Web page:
3 Sep

Mortgage syndicate required to repay funds to investor due to breach of subscription agreement

Friday, September 3, 2021James R.G. CookLitigation, Real Estate

Mortgage syndicates may offer individual investors the opportunity to realize high rates of return by participating in real estate developments and other projects. However, notwithstanding that the funds invested may be secured by way of a mortgage, the pooling of money with other investors and the role of the intermediary agents and trustees in controlling the funds creates risks that are not usually associated with a conventional mortgage. Participation in a mortgage syndicate usually involves a “subscription agreement” between the individual investor and the party to whom they pay their share of the funds for the project. Such agreements have received relatively little consideration by the courts to date.

In Khwaja v. Jinnah, 2021 ONSC 4614 (CanLII), the plaintiff was a homemaker who had invested $100,000 in a mortgage syndicate. In November 2007, she and her late husband were encouraged by an individual they met through a mutual friend to participate in an investment opportunity for a development project in Richmond Hill, Ontario, for the construction of 118 residential homes by a builder/developer known as Silver Streams Homes. 

A corporation known as “53 Puccini” was incorporated to provide a vehicle for lenders to the project through a mortgage syndicate to be held in trust by 53 Puccini. The mortgage would be registered against title to the land registered to a numbered company, 214 Ontario. During the term of the loan, investors would receive monthly interest payments. Investors were to be repaid in full from the sale of the proceeds of completed homes.

On December 3, 2007, the plaintiff paid $100,000 to 53 Puccini and executed a Subscription and Power of Attorney Agreement. She later admitted that she did not read the Subscription Agreement before she signed it, but she understood that it was a legal document whose terms had legal significance.

The Subscription Agreement provided that the mortgage syndication funds would be only used in connection with a second mortgage on the project lands in Richmond Hill.  It conferred broad power and authority on 53 Puccini to act as attorney and agent, including the power to discharge mortgages and execute other instruments necessary to facilitate the development of the project.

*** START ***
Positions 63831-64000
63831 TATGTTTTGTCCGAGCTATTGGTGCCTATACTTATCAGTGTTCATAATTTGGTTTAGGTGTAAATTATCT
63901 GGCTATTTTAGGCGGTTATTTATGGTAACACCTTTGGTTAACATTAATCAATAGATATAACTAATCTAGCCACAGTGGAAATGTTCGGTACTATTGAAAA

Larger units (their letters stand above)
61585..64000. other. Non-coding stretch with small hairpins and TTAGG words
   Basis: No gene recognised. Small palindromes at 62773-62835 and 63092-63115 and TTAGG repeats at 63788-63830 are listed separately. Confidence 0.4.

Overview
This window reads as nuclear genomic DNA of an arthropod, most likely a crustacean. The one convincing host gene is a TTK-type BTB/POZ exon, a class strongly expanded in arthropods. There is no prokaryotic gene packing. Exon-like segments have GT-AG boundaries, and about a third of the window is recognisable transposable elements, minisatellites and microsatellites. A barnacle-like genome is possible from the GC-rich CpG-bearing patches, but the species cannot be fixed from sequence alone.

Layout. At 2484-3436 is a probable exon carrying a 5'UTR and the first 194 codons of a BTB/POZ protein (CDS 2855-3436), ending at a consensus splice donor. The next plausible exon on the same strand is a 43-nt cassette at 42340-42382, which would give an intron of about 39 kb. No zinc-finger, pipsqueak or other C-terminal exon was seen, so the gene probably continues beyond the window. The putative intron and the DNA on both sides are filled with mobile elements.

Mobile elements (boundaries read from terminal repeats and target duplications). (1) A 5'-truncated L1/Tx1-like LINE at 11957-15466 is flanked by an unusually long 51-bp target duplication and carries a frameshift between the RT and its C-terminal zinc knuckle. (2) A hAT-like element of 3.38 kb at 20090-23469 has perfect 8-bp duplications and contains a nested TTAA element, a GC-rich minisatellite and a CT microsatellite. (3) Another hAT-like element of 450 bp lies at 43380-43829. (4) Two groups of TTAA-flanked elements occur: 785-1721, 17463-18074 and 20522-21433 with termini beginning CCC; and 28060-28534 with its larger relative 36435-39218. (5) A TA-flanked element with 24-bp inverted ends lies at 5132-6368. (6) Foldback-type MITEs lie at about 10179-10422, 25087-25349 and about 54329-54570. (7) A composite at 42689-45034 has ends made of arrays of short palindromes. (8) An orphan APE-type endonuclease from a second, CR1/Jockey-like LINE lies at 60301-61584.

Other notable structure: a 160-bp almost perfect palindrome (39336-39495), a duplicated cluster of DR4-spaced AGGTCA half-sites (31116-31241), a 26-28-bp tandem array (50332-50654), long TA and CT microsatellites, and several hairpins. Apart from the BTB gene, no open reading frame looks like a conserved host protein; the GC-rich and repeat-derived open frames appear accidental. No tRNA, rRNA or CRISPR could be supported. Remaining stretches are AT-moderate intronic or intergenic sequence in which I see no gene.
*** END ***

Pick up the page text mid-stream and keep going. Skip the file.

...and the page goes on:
Importantly, by the terms of the Subscription Agreement, 53 Puccini was acting as the agent or trustee for the individual investors who collectively formed the mortgage syndication. When the funds were then loaned by 53 Puccini, 53 Puccini was the mortgagee (lender) and 214 Ontario was the mortgagor (borrower).  

In January 2008, the 53 Puccini mortgage on the lands in Richmond Hill was discharged from title and transferred to a mortgage held in the name of Icorp Global, which was registered on another property in Whitby, Ontario.

While an Acknowledgement, Direction and Release was prepared whereby investors in the Richmond Hill project would transfer their interest in the mortgage to the replacement mortgage on the Whitby property, the undisputed evidence was that the plaintiff never signed this document.

In mid-2009, the plaintiff met with Mr. Jinnah to find out when she would get a return on the investment since some of the homes on the Richmond Hill property had sold.  The Subscription Agreement also contemplated that the Mortgage on the Project land would mature on April 1, 2009. At that time, she learned for the first time that the mortgage on the Richmond Hill property was transferred to the Whitby property.

On February 16, 2010, the replacement mortgage held by Icorp Global on the Whitby project was also discharged.

In 2013, Silver Streams Homes began to experience significant financial challenges. In December of 2013, Silver Streams and various related companies that owned the lands in the Richmond Hill project, including 214 Ontario, were granted court protection under the Companies Creditors Arrangement Act (CCAA)